Possession of Methamphetamine for Sale - California Health and Safety Code 11378
The crime of “possession for sales of methamphetamine” is a serious drug crime under California Health and Safety Code 11378 that can result in severe penalties. In simple terms, a possessing meth for sale offense is the illegal possession of a controlled substance with the purpose or intent of selling it.
The term “intent” is different from actually selling, offering to sell, or transporting an illegal drug. Methamphetamine is a Schedule II stimulant, making it a controlled substance pursuant to HS 11378.
It should be noted that this California drug crime of possession of methamphetamine for sale in violation of California Health and Safety Code Section 11378 is distinct from the crime of “simple” possession of methamphetamine, which is punished under Health and Safety Code Section 11377.
As the name implies, an HS 11378 prosecution necessarily involves the allegation that the defendant was in possession of a quantity of methamphetamine with the intent and purpose of selling those narcotics either now or at some point in the future.
A defendant doesn’t have to be caught in the act of selling methamphetamine to be charged with HS 11378 possession of meth for sale. This statute also includes other drugs, such as ecstasy, steroids, opiates, ketamine, GHB, and PCP.
The “intent” to sell meth can be inferred by facts such as the amount of possessed, presence of cash or packaging items such as baggies, and other factors that can lead to a conclusion that the methamphetamine was not for personal use.
To give readers a better understanding of possession of methamphetamine for sale, our California criminal defense lawyers are providing a review below.
What Must the Prosecutor Prove?
In order to be convicted of Health and Safety Code 11378, possessing meth for sale, the prosecutor must be able to prove, beyond a reasonable doubt, all the “elements of the crime” listed under CALCRIM 2302 Jury instructions:
- You unlawfully possessed a controlled substance
- You knew of its presence
- You knew the substance’s nature as a controlled substance
- You possessed enough to sell it for consumption
- You had possession of the drug with intent to sell it
The key factor of “possession” can be established in different ways. Actual possession means you personally possessed the meth, such as in your pocket. Constructive possession means the methamphetamine was found somewhere you had control over. Joint possession means you shared possessing the meth with others.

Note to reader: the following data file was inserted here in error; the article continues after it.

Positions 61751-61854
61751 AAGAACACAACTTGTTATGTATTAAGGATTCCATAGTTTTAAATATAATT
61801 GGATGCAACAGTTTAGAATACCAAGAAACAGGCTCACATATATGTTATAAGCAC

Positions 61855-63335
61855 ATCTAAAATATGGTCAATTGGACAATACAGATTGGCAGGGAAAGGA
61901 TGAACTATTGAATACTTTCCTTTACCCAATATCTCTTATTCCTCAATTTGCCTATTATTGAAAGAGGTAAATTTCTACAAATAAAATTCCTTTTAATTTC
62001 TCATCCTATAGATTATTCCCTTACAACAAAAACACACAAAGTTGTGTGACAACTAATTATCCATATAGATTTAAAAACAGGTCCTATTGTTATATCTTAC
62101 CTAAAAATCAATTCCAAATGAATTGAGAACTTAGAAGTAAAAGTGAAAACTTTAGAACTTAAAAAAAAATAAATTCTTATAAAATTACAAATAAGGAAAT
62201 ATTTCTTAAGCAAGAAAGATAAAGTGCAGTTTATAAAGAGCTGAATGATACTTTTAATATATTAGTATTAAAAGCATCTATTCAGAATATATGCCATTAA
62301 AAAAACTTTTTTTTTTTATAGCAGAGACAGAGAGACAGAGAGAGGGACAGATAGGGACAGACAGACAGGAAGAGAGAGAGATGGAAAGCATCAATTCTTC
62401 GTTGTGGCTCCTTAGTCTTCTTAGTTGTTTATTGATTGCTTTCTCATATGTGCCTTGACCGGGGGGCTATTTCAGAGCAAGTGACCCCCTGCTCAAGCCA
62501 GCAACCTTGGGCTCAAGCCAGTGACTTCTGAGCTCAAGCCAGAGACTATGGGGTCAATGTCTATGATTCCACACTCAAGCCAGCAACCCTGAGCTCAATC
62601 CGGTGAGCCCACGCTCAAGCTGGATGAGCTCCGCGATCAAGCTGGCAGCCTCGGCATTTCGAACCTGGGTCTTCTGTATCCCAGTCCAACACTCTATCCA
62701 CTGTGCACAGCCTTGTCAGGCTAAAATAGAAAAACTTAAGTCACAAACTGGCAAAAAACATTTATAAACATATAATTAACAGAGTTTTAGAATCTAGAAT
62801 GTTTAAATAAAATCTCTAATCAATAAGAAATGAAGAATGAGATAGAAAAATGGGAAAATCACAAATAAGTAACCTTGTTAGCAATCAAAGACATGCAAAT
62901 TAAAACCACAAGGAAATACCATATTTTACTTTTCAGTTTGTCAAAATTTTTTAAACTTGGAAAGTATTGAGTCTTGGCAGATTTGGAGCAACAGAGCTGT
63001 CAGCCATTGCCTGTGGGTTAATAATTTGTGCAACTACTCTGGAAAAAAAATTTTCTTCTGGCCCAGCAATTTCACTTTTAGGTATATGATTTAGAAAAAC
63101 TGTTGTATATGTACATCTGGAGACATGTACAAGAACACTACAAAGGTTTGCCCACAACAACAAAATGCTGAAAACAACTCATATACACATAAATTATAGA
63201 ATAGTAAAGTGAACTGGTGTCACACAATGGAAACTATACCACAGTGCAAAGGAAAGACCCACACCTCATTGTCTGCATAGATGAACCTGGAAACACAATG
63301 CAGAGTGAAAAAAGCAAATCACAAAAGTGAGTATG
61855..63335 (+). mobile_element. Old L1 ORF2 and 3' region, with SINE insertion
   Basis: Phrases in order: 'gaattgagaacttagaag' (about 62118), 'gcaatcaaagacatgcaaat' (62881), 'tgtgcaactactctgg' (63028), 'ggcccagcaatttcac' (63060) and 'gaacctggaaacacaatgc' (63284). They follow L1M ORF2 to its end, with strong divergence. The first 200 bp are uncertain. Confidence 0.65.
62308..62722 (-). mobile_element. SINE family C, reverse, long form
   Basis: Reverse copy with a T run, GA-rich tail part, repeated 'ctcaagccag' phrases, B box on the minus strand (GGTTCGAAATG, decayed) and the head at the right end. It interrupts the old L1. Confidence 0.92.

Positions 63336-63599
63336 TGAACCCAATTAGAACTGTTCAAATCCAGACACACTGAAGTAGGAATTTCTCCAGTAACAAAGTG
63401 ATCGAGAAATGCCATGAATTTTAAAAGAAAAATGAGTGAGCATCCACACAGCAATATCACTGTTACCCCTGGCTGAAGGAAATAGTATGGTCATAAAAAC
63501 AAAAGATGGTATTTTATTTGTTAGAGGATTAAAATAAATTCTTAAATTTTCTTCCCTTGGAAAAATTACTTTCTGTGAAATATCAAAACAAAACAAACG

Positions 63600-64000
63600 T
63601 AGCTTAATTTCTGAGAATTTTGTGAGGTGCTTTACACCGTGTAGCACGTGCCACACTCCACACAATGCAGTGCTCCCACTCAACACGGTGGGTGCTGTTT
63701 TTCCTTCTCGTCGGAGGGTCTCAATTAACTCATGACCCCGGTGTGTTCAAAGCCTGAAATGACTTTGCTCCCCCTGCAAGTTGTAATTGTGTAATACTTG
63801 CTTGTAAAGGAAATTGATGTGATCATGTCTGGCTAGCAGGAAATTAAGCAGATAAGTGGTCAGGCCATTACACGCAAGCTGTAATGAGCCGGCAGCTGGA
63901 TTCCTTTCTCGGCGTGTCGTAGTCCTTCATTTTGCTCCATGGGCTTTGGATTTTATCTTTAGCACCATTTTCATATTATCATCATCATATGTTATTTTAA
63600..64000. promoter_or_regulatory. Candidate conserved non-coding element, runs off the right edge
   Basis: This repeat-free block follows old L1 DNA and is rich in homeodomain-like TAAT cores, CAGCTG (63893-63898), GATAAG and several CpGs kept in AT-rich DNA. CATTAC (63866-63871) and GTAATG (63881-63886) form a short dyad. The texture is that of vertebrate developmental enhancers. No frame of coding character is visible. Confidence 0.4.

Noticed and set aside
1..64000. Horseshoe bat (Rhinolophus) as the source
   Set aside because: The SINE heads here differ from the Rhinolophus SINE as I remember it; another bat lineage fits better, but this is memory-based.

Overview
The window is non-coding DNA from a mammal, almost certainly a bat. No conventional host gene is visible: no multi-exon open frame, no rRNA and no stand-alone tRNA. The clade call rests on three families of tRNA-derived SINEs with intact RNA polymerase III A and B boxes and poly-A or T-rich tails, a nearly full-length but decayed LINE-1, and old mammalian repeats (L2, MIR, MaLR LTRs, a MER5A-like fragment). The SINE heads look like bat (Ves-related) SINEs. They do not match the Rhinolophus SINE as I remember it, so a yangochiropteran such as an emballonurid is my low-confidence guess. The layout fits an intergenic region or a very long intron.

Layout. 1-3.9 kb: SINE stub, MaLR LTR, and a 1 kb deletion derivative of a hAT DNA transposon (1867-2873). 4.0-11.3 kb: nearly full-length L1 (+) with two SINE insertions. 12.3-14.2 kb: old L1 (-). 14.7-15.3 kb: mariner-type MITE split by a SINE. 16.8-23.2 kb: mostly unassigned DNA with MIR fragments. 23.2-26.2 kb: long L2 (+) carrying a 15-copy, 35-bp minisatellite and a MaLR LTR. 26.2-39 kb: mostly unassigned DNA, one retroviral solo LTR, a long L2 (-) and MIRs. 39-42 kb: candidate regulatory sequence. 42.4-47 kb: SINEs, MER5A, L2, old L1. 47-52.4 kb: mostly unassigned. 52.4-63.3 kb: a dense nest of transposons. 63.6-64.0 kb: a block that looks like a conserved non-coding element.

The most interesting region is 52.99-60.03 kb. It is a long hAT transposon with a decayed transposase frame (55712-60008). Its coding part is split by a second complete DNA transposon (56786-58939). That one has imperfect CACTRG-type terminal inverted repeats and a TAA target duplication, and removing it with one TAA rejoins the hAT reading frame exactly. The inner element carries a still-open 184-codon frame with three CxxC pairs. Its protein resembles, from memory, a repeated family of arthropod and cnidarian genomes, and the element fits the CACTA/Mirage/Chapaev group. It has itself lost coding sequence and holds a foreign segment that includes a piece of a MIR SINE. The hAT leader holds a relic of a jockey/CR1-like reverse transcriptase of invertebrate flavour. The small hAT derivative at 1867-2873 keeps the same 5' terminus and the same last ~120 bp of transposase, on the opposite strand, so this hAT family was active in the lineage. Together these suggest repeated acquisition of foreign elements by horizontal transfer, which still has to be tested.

Prosecutors will typically attempt to establish that you had possession of meth with the intent to sell by the quantity, packaging, whether you had scales, large sums of money, witness statements, and a lack of drug paraphernalia.
Penalties for HS 11378 Selling Methamphetamine
Possession of methamphetamine for sale is always a felony under California law. It is punishable by 16 months, two years, or three years in the California state prison but is also subject to potentially extremely long prison enhancements depending on a number of aggravating factors.
For example, if the methamphetamine for sale was possessed within 1000 feet of a drug treatment facility or homeless shelter, a one-year enhancement will be imposed. As discussed in our article on simple possession of methamphetamine, a three to fifteen-year prison enhancement applies in cases where the defendant is proved to have been in possession of more than one kilogram of methamphetamine.
If a minor is used by the defendant to assist in the methamphetamine sales, an additional three, six, or nine-year prison sentence will be imposed. You could also face additional charges under California Penal Code 272, contributing to the delinquency of a minor.
If you are an undocumented immigrant, a HS 11378 conviction could lead to deportation. You are not eligible for drug diversion instead of jail time if convicted of possessing meth with intent to sell. In short, in more aggravated methamphetamine sales cases, the defendant can potentially face a decade or more in state prison if convicted.
Related California Offenses for HS 11378
Health & Safety Code 11351 - Possession of Controlled Substance for Sale